One important point for consideration is that you should never buy a chair that satisfies 'just your current needs'. Consider where you will (progression) be in a couple of years, because you don't want to have a chair that doesn't work for you after only using it for a short period of time.
Bob's comment about 'used' chairs is especially important. Over here, there are always used chairs for sale and most sellers are willing to negotiate.
Another key point if you plan on buying is to know is it will be serviced locally. If it breaks down, you don't want to have to start calling around to see who will service it.
My blog has several articles on wheelchairs. Here are a few examples:
I hope this will help.
Location: Cornwall. UK
Hi Graham and Bob. Many thanks for the advice and links to other information. I'm not sure yet just how it works over here regarding help with wheelchairs. I'm seeing someone from our Social Services Dept tomorrow morning to be assessed and to try one out. Still taking it all in at the moment. I never expected I would need one so soon. There is a campaign at the moment to stop our governments proposals to change the Disability Living Allowance(DLA)we currently receive. Its getting good support but from what I can gather the Government are determined to go ahead with the cuts. Have to wait and see I guess. Thanks again for info.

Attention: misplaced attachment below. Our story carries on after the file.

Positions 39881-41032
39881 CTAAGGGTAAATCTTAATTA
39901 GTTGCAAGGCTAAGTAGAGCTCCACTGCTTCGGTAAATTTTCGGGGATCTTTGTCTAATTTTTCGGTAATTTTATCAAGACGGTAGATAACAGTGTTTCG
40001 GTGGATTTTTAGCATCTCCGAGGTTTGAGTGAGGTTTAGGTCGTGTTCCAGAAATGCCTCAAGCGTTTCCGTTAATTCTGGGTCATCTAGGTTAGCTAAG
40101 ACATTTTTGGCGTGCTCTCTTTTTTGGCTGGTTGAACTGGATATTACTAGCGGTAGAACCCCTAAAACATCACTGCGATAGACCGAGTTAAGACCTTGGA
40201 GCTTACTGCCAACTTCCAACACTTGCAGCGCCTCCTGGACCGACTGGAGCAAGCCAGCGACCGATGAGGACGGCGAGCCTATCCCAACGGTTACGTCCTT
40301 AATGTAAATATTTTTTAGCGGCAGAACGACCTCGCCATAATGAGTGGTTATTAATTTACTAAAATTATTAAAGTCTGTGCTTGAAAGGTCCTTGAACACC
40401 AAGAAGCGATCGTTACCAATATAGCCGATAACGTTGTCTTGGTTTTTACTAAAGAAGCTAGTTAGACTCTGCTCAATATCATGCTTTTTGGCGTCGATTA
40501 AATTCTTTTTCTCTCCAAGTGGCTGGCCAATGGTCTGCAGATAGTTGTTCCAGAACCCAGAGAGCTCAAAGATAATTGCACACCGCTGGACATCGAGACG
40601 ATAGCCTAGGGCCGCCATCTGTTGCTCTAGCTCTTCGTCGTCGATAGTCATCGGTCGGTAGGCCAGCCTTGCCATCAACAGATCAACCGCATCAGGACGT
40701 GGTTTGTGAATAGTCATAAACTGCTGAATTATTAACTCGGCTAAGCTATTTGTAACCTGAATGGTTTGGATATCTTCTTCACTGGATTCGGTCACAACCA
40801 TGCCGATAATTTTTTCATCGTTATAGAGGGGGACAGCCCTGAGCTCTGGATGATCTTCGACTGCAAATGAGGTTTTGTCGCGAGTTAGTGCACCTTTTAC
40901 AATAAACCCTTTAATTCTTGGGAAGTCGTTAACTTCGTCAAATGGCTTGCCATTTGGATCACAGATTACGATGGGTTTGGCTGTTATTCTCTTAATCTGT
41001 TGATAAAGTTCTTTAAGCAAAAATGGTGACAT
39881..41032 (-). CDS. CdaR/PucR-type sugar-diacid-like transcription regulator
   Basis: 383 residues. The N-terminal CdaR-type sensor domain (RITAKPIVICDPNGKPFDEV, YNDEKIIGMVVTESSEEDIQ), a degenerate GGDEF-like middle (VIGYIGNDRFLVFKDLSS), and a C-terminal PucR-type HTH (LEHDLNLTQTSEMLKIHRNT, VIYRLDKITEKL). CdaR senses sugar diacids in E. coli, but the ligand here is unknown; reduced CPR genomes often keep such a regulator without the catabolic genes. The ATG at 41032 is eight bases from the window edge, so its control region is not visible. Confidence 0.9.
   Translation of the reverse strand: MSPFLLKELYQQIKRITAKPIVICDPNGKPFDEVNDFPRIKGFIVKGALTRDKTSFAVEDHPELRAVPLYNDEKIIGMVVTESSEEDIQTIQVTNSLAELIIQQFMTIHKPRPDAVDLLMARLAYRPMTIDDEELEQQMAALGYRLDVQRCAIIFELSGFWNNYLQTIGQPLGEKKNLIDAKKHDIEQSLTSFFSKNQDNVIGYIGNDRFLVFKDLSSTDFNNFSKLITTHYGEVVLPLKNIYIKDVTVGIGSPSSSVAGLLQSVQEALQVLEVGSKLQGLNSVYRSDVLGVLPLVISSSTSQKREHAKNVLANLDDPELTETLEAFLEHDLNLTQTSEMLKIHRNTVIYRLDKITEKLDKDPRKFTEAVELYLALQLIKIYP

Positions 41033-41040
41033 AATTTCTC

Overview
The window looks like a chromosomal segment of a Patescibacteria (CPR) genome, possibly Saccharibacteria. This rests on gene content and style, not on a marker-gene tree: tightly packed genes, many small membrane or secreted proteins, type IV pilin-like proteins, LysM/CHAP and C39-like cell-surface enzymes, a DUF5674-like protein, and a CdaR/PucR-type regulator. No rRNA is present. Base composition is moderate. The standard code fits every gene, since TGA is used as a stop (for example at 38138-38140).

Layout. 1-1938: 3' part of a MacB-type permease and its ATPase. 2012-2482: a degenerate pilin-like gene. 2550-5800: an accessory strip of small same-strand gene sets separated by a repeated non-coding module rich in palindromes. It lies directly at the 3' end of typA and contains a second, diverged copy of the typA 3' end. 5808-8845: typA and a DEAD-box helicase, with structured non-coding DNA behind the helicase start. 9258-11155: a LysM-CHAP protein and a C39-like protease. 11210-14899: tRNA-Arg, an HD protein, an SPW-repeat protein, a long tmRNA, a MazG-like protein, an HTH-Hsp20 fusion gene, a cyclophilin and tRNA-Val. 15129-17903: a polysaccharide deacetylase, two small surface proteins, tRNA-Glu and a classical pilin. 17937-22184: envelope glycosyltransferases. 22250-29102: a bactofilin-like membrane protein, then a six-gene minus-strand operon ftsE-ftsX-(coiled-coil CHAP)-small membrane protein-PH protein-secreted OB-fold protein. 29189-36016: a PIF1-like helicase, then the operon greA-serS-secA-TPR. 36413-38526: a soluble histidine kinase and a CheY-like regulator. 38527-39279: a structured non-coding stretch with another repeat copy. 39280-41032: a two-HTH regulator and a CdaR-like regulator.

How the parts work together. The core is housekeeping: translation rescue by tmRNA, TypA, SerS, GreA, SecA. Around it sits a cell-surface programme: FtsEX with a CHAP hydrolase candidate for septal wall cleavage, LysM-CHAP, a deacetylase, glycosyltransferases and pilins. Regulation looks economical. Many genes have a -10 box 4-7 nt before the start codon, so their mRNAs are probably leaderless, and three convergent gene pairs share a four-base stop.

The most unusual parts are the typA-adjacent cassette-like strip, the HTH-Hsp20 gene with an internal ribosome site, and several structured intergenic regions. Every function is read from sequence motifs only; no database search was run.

Take care. Eric
Location: Cornwall. UK
I have accepted I need a wheelchair. I got one from ebay and its called the Invacare Mirage. I call it Moby. I am suprised at how quickly I overcame my reluctance to use a chair, especially a powered one. It was last years showroom model apparentley and cost £800-00 pounds as opposed to paying £2,500 plus for a brand new one. Im delighted with it. It has a twenty mile range and a top speed of 4 miles an hour which is plenty fast enough actually. I can come and go as I please now, and I'm no longer a burden to others. Brilliant. I've pimped it a bit. I have a night light attatched to one side and an old fashioned horn on the other side.The kids love me to chase them while honking the horn at them. Well you got to have a giggle in life.
Eric, glad to hear you are enjoying your new transportation. Yes, I found early on that children are not intimidated with a chair and quickly teach you some games. They especially like to go for rides ... standing on my foot rest while I am yelling, "I can't stop!" :-)
after 30 years of KD I am now faced with the same reality and it is dfficult for myself and the family. Being so dependent is a harsh reality. I ahe a loaner scooter from the MDA whick lets me go out into the backyard, however I need to search for a permament solution chair soon.
The aspect of utilization in and out of a vehicle is very important. Any additional suggestions?
WayneThis message has been edited. Last edited by: Wayne,
Wayne, there are a lot of considerations and your current and near future capabilities are a major factor. I have written several articles on the subject in my: Living with Kennedy's Disease Blog
Well I pulled the trigger
Please, if you have specific questions, post them. There are a lot of years of experience in our readers.
Kennedy's Disease Association
PO Box 1105 Coarsegold CA 93614